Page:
The High Court is at the apex of the judicial administration of the state. Art 214 of the Constitution provides that there shall be a High Court for each state of the Indian union. But the Indian Parliament is empowered to establish a common High Court for two or more states and to extend the jurisdiction of a High Court to a union territory. Similarly, Parliament can also reduce the area of jurisdiction of a High Court.
The High Court consists of a Chief Justice and some other Judges. The number of judges is to be determined by the President of Indian from time to time. The Chief Justice of a High Court is appointed by the President in consultation with the Chief Justice of the Supreme Court and the Governor of the state concerned. The procedure for appointing other judges is the same except that the Chief Justice of the High Court concerned is also consulted. They hold office until they attain the age of 62 years and are removed from office in the same manner as a judge of the Supreme Court.
A person shall be qualified for appointment as a judge of the High Court if (a) he is a citizen of India, (b) has for at least ten yeas held a judicial office in the territory of India, or (c) has for at least ten years been an advocate of a High Court, or of two or more such courts in succession.
Every judge of the High Court before entering upon his office shall make and subscribe before the Governor of the state, an oath of affirmation in the form prescribed by the Constitution.
Removal of judges
A judge of the High Court shall hold office until he attains the age of 62 years. A judge may resign from his office by writing under his hand to the president of India. He can also be removed by the President of India on the ground of proved misbehavior or inefficiency if a resolution to that effect is passed by both the Houses of Parliament by a two-thirds majority of the total members present and voting, supported by a majority of the total membership of each house.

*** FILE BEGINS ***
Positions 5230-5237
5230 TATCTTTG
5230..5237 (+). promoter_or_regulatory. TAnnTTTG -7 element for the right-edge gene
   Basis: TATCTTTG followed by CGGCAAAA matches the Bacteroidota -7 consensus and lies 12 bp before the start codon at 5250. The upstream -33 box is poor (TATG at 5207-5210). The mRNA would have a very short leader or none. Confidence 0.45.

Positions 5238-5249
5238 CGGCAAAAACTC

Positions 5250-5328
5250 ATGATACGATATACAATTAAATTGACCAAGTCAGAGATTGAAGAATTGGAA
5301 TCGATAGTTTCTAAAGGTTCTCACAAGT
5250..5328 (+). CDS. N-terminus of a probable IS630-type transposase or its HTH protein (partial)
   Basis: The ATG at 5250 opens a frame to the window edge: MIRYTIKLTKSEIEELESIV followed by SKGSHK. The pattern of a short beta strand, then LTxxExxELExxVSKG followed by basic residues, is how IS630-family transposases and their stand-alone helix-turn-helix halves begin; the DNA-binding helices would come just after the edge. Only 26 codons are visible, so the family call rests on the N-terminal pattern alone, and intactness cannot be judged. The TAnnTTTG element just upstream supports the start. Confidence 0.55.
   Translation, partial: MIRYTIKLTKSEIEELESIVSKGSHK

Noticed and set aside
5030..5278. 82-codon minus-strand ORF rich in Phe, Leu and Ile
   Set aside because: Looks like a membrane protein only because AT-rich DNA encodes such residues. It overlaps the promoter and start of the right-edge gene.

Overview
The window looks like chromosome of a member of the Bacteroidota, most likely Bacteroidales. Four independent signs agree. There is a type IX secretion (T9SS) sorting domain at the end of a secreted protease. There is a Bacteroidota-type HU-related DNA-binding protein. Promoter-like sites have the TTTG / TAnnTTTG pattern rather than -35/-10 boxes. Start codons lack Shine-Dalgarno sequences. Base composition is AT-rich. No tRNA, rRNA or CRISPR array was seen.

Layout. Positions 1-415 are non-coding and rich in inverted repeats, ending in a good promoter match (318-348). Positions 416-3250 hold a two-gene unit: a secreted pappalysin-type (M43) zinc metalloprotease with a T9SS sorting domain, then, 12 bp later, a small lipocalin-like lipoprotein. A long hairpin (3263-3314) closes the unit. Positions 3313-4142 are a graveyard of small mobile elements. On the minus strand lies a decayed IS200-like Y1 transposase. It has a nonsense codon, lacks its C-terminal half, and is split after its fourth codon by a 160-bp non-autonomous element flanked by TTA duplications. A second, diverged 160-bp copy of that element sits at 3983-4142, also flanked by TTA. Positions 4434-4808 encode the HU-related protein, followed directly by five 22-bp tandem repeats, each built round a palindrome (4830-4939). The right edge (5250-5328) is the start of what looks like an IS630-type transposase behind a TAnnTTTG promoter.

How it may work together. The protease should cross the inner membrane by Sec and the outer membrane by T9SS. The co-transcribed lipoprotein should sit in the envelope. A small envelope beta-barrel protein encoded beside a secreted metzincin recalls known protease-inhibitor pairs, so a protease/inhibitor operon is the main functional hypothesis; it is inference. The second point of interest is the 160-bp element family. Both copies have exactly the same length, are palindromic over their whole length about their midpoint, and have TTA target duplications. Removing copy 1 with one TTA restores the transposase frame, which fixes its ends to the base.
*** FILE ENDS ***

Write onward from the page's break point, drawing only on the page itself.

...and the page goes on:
The Chief Justice and the judges draws attractive salaries, apart from various other allowances. The service conditions of the judges cannot be altered to their disadvantages during the course of their service except in the case of Financial Emergency. Like the judges of Supreme Court the judges of the High Court have been given complete security of service. A High Court Judge may be transferred from one High Court to another by the President after consultation with the Chief Justice of India.
The High Court has Original jurisdiction in such matters as writs and Appellate jurisdiction over all subordinate courts in their jurisdiction. Every High court has the power to issue to any person or authority including any government within its jurisdiction, direction, or orders including writs which are in the nature of habeas corpus, mandamus prohibition, qua-warranto and certiorari or any of them for enforcement of fundamental rights conferred by part III of the constitution and for any other purpose.
Election petitions challenging the elections of Members of Parliament or member of State Legislative Assembly or other local bodies can be filed in the concerned High Court.
The High Courts have Appellate jurisdiction in both civil and criminal cases against the decisions of lower courts. They can decide revenue cases also.
Appeal can be filed against the decision of a session judge if the accused has been sentenced to imprisonment for 7 years or more. Capital punishment given by sessions judge is not executed unless it is confirmed by the High Court.
Under Revisory jurisdiction, the High Court is empowered to call for the records of any court to satisfy itself about the correctness of the legality of the orders passed. This power may be exercised on the petition of the interested party or it can suo moto call for the records and pass necessary orders.
The High Court may withdraw a case from a lower Court if it is satisfied that the case involves a substantial question of law as to the interpretation of the Constitution, the determination of which is necessary for the disposal of the case. The High Court can after delivering judgement send back the case to the court of hearing which proceeds on the lines of the judgement of the High Court.
All Courts excepting tribunals dealing with the Armed forces, are under the supervision of the High Court. This power is enjoyed under Art 227 of the Constitution. Thus administration of the state’s judiciary is the essential function of the High Court. It is consulted while appointments are made to the lower courts. It forms rules and regulations regarding the working of the subordinate courts in the state. It also determines the number of cases to be dealt with by each of the lower courts during a period of time.
Every High Court is a court of record. Subordinate Courts are bound to follow the decisions of the High Courts. It’s proceedings and decisions are referred to in all future cases. It*has the power to punish for contempt of court.